NEW DELHI — New Internet rules that seek to enhance national security and limit offensive content have sparked an angry debate about free speech in the world’s largest democracy.
The regulations prohibit Web sites and service providers from hosting information that could be regarded as “harmful,” “blasphemous” or “insulting” to any other nation, among other things. Providers are expected to remove such content within 36 hours of being notified of a complaint, and search engines, Web sites and cyber cafes can be held liable for objectionable material.
The Indian government says that the rules try to maintain a balance between freedom and security, and that officials studied laws in other democratic countries before writing their own.
But Internet users, bloggers and activists say the regulations are among the most restrictive in the world, and they are lobbying lawmakers to raise their concerns in Parliament when it meets this week.
The government posted the rules on its Web site for public input between February and April and has since approved them. Parliament will be informed about them this month, but that step is considered a formality.
But one official said the government would still be willing to listen to dissenting views and could consider changes.
“We believe in freedom of speech through all media, including the Internet, although there are some codes of conduct that are expected to be followed by all,” said Sachin Pilot, deputy minister for communication and information technology. “We have sought to balance the rights of consumers with those of service providers and other stakeholders in this space. We must draw a distinction between freedom of expression and freedom of expression with intent to harm or defame someone.”
India has the third-largest number of Internet users in the world — 110 million. That number is expected to rise rapidly in this country of 1.2 billion people, about half of whom are younger than 25.
Critics say the rules give the government unbridled power to block Web sites and force any portal, search engine or cyber cafe to cooperate for vague reasons, such as safeguarding the sovereignty of India or to keep public order.
“With this kind of blanket surveillance regime, we are on a very slippery slope,” said Sunil Abraham, executive director of the Center for Internet and Society in the southern city of Bangalore. “The language is so vague that it is open to arbitrary interpretation. . . . In comparison with other democracies in North America and Europe, the Indian rules appear to be on the China end of the spectrum.”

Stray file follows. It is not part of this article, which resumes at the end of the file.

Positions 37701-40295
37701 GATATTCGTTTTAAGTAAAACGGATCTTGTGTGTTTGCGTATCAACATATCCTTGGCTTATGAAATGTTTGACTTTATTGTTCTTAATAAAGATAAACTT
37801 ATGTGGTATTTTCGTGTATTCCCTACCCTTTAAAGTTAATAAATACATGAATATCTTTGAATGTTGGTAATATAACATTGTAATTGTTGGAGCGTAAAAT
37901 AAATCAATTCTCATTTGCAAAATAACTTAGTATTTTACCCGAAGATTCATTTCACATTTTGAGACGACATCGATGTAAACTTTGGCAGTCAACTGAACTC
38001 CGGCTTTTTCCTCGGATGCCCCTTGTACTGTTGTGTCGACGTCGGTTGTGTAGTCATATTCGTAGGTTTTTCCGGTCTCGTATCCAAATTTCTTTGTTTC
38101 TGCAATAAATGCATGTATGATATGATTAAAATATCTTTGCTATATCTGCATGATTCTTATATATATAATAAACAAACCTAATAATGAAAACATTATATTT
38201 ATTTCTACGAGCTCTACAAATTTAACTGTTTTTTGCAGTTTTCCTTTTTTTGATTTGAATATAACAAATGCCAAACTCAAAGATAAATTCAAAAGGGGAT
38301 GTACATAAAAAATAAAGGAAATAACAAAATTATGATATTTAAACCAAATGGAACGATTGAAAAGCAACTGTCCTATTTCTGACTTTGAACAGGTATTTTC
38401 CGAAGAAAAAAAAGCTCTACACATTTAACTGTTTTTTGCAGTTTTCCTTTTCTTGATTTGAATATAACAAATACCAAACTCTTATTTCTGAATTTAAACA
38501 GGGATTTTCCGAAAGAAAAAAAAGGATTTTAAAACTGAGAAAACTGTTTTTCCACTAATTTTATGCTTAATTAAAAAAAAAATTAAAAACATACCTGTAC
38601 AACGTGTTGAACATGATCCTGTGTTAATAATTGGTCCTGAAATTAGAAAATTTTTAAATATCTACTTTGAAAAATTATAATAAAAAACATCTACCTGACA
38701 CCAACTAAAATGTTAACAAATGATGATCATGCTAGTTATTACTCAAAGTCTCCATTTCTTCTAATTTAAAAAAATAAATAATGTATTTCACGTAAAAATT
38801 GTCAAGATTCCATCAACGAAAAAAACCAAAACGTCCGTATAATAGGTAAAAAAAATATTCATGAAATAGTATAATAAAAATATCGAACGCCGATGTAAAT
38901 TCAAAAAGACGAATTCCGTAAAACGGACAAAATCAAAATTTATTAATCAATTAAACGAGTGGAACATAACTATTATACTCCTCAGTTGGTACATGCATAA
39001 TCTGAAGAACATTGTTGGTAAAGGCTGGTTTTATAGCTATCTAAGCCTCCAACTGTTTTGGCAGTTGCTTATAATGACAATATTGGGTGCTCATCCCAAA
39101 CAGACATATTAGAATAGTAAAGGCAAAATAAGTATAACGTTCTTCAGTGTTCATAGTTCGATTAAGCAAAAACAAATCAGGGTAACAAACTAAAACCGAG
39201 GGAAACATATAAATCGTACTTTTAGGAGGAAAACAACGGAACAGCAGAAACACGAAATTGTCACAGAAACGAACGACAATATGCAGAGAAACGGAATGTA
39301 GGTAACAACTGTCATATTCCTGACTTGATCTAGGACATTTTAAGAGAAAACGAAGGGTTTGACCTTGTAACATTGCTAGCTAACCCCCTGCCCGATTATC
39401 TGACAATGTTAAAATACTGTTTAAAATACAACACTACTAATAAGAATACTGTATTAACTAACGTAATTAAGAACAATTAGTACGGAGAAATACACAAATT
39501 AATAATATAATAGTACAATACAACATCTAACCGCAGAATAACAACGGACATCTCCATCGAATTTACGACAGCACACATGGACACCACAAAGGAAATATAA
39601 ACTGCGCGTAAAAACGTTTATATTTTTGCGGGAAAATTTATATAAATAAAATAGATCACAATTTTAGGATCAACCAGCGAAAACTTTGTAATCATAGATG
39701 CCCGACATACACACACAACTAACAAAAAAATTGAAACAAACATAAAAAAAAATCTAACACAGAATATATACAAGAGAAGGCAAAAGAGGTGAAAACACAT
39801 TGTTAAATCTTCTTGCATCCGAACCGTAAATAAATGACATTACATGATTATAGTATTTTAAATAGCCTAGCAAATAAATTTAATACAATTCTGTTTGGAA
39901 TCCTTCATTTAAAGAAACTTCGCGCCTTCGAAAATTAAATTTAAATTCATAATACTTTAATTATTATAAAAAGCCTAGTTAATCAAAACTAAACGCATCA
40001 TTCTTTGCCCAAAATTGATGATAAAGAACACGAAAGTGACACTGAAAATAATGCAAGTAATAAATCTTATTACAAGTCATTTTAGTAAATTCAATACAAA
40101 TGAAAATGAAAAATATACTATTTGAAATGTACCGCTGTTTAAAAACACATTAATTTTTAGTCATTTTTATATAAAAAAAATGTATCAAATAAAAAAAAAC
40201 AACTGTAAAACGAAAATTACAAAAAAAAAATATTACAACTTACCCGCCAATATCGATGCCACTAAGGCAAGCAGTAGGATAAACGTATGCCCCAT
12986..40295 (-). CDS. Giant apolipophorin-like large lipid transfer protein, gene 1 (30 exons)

A Google India spokesperson, who spoke on the condition of anonymity, said, “A free and open Internet is essential for the growth of the digital economy and for safeguarding freedom of expression. If Internet platforms are held liable for third-party content, it would lead to self-censorship and reduce the free flow of information.”
Activists say the rule holding cyber cafes liable is unprecedented.
Internet cafes are required to install surveillance cameras and demand identification from customers . At cyber cafes across India, people surf the Web next to large signs warning that they are being monitored.
But under the new rules, cafes will also have to keep a record of each user’s browsing activity and submit those records to the government every month.
Investigators have found vital clues to bombings in e-mails accessed at cyber cafes, and authorities say tighter rules could help them with their inquiries. After attacks in Mumbai last month, police closed several small cyber cafes in nearby villages that were operating without a license.
“We definitely want cyber cafes to be governed by unified rules for the interest of the national security and maintain the customer details,” said Amrita Choudhury, director of the Cyber Cafe Association of India. “However, that would be a lot of data for a cyber cafe owner to handle. We would urge the government to create a secure central repository. We would not want the data to fall into the wrong hands.”
Internet activists say that such stringent regulations will be difficult to implement. The objective, Abraham said, “appears to be to scare citizens into self-censorship.”
In recent months, anti-corruption crusaders have used the Internet to mobilize tens of thousands of people across India to protest a series of graft scandals engulfing the government. Analysts say the new rules would probably stifle this growing online resistance.
“The sharpest and most vocal criticism of the Indian government and the political leadership has emerged from the Internet,” said Rajeev Chandrasekhar, an independent lawmaker who is mobilizing opposition to the regulations. “But now a sword hangs over these people who blog and debate freely. This is not good for a country that has a predominantly young population, expanding middle class and is turning more urban.”